In the not-too-distant past, individual data vendors provided data for software application in financial institutions that were specifically designed for one data feed, thus giving that data vendor a lock on that area of operations. Today, particularly in the larger investment banks and asset management firms, the concept of centralized or enterprise data management is driving investments in large-scale enterprise data management systems which collect, normalize and integrate feeds from multiple data vendors, with the goal of building one "golden copy" of data supporting every kind of operation throughout the institution. Beyond the operational efficiency gained, this data consistency is increasingly necessary to enable compliance with regulatory requirements, such as Sarbanes Oxley, Reg NMS and the Basel 2 accord.

There are various industry bodies that focus on Market Data:

  • FISD - The Financial Information Services Division of the Software and Information Industry Association. Based in Washington DC FISD operates globally and consists of three constutuency groups. Consumer Firms; Vendor Firms and Exchanges.
  • IPUG , The Information Providers User Group, is a UK based organisation whose membership is limited to Consumer Firms. Its main activities consist of lobbying Vendor Firms on key issues.
  • Cossiom , Commission des Services et Systèmes d'Informations destinés aux Opérateurs de Marchés, is the Paris based organisation for French Consumer Firms.

Technology Solutions

The business of providing technology solutions to financial institutions for data management has grown over the past decade, as market data management has emerged from a little-known discipline for specialists to a high-priority issue for the entire capital markets industry and its regulators. Providers range from middleware and messaging vendors, vendors of cleansing and reconciliation software and services, and vendors of highly scalable solutions for managing the massive loads of incoming and stored reference data that must be maintained for daily trading, accounting, settlement, risk management and reporting to investors and regulators.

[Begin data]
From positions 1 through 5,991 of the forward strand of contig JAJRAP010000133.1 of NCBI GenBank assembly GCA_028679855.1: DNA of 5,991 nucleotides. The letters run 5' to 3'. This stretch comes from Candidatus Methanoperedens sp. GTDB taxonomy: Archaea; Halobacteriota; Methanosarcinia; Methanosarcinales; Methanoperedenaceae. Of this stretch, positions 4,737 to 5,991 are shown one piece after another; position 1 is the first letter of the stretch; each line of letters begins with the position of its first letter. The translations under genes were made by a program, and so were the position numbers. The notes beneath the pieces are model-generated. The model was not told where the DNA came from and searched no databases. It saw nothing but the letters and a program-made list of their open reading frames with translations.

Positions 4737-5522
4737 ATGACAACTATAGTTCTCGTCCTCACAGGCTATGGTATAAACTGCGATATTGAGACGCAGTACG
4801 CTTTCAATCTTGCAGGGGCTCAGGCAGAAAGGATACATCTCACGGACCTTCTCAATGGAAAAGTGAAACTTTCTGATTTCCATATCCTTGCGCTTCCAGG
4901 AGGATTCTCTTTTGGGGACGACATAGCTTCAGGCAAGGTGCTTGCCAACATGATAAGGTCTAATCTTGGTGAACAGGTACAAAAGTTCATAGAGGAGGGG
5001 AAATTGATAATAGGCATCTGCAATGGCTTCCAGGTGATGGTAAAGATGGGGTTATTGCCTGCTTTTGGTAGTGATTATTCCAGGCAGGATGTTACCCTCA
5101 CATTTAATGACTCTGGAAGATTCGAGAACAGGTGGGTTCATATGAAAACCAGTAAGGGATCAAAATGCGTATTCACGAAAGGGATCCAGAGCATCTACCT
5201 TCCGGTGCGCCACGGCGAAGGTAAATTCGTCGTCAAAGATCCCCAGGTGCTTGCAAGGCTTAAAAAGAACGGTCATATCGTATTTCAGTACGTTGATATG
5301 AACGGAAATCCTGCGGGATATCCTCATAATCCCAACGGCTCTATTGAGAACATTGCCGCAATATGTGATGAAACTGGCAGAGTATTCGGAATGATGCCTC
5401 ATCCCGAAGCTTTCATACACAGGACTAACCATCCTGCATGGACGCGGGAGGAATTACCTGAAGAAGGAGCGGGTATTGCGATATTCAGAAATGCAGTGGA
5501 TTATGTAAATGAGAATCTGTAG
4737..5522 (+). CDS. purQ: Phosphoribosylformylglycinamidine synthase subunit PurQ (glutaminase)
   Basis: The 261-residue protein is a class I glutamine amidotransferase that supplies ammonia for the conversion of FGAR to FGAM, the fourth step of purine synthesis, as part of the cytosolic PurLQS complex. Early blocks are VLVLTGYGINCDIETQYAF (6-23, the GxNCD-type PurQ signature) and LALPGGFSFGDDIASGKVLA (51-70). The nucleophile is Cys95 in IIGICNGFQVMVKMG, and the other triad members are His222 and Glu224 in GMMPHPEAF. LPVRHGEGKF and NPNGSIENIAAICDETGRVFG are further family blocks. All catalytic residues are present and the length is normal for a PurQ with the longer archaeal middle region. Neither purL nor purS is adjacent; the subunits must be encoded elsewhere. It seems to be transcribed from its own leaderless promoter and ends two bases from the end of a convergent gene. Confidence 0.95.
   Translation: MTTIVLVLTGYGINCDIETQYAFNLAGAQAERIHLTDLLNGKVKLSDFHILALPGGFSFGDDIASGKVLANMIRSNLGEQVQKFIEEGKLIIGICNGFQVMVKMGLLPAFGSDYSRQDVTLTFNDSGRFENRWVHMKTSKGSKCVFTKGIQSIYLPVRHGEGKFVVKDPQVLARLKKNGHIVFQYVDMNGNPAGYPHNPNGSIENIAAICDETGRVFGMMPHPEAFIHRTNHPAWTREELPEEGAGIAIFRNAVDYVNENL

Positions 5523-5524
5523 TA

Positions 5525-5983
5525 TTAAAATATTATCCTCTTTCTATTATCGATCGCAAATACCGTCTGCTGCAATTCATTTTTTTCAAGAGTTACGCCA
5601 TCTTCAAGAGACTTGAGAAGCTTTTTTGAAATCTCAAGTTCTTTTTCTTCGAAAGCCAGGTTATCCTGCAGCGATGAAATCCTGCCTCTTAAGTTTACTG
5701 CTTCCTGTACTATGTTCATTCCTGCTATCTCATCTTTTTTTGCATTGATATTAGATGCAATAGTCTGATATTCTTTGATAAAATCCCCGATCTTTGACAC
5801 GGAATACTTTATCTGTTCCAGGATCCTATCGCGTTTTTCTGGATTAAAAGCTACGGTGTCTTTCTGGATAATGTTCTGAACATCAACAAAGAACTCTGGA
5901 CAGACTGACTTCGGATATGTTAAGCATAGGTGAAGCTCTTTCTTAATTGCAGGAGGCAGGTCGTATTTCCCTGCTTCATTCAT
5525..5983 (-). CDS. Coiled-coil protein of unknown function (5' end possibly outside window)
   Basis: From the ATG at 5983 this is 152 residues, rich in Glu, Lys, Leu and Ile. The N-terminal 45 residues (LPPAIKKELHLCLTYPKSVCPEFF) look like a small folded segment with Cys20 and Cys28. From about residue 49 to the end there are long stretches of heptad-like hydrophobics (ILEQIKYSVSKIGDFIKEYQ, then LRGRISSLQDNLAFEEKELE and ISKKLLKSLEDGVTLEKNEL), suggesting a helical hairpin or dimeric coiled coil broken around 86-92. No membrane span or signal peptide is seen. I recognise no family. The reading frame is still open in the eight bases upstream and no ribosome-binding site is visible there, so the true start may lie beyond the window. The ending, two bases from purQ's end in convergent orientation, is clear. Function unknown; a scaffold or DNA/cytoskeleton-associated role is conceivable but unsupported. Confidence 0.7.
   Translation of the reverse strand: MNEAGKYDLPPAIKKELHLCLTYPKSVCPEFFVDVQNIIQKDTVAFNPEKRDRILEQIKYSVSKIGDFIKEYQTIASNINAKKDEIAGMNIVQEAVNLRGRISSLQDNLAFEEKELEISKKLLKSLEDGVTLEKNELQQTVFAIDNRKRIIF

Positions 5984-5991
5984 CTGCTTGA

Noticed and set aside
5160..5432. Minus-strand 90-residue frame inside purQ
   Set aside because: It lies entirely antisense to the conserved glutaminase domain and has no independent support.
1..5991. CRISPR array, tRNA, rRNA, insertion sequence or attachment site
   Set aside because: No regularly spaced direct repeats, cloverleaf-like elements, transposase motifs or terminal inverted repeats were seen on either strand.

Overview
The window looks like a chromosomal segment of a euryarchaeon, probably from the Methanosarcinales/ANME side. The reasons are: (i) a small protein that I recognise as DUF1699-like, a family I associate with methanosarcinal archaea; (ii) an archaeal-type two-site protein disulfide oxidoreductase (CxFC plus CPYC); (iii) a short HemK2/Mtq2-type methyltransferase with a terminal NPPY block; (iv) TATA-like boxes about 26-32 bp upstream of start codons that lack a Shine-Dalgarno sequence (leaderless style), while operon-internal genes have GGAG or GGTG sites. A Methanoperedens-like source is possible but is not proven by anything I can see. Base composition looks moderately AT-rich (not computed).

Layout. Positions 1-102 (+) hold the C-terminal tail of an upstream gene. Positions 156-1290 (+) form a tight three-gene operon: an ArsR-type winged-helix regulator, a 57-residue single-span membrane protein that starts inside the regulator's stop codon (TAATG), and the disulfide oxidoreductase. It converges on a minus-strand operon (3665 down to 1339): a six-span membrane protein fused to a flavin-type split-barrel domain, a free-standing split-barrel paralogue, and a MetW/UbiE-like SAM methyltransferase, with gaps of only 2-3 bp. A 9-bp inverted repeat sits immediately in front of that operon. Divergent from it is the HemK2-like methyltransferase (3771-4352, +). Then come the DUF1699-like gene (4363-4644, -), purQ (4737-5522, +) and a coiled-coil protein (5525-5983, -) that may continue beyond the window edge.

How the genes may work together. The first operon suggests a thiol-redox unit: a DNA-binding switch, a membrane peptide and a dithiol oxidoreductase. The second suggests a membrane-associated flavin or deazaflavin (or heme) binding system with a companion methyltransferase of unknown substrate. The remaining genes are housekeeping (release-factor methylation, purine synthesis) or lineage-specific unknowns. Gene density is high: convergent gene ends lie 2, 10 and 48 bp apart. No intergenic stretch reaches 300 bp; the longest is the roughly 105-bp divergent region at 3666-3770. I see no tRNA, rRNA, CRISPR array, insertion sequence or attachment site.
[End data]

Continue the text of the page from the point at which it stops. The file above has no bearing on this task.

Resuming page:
The market data distribution platforms are designed to transport over the network large amounts of data from financial markets. They are intended to respond to the fast changes on the financial markets, compressing or representing data using specially designed protocols to increase throughput and/or reduce latency. Most market data servers run on Solaris or Linux as main targets, however some have versions for Windows.

Feed Handlers

A typical usage can be a "Feed Handler" solution. Applications (Sources) receive data from specific feed and connect to a server (Authority) which accepts connections from clients (Destinations) and redistributes data further. When a client (Destination) wants to subscribe for an instrument (to open an instrument), it sends a request to the server (Authority) and if the server hasn’t got the information in its cache it forwards the request to the Source(s). Each time a server (Authority) receives updates for an instrument, it sends them to all clients (Destinations), subscribed for it.

Notes:

1. A client (Destination) can unsubscribe itself for an individual instrument (close the instrument) and no further updates will be sent. When the connection between Authority and Destination breaks off, all requests made from the client will be dropped.

2. A server (Authority) can handle large client-connections, though usually a relatively small amount clients are connect to the same server at the same time.

3. A client (Destination) usually has a small amount of open instruments, though larger numbers are also supported.

4. The server has two levels of access permission:

- Logon permission – whether the client is allowed to connect to the server.

- Information permission – whether the client is allowed to view information about the current instrument. (This check is usually made by checking the contents of the instrument.).

Market data management

Market data is expensive (global expenditure yearly exceeds $ 30 billion) and complex (data variety, functionality, technology, billing). Therefore it needs to be managed professionally. Professional market data management deals with issues such as:

  • Inventory management
  • Contract management
  • Cost management
  • Change management
  • Invoice Reconciliation & Administration
  • Permissioning
  • Reporting
  • Budgeting
  • Demand management
  • Technology management
  • Vendor management

See also

External links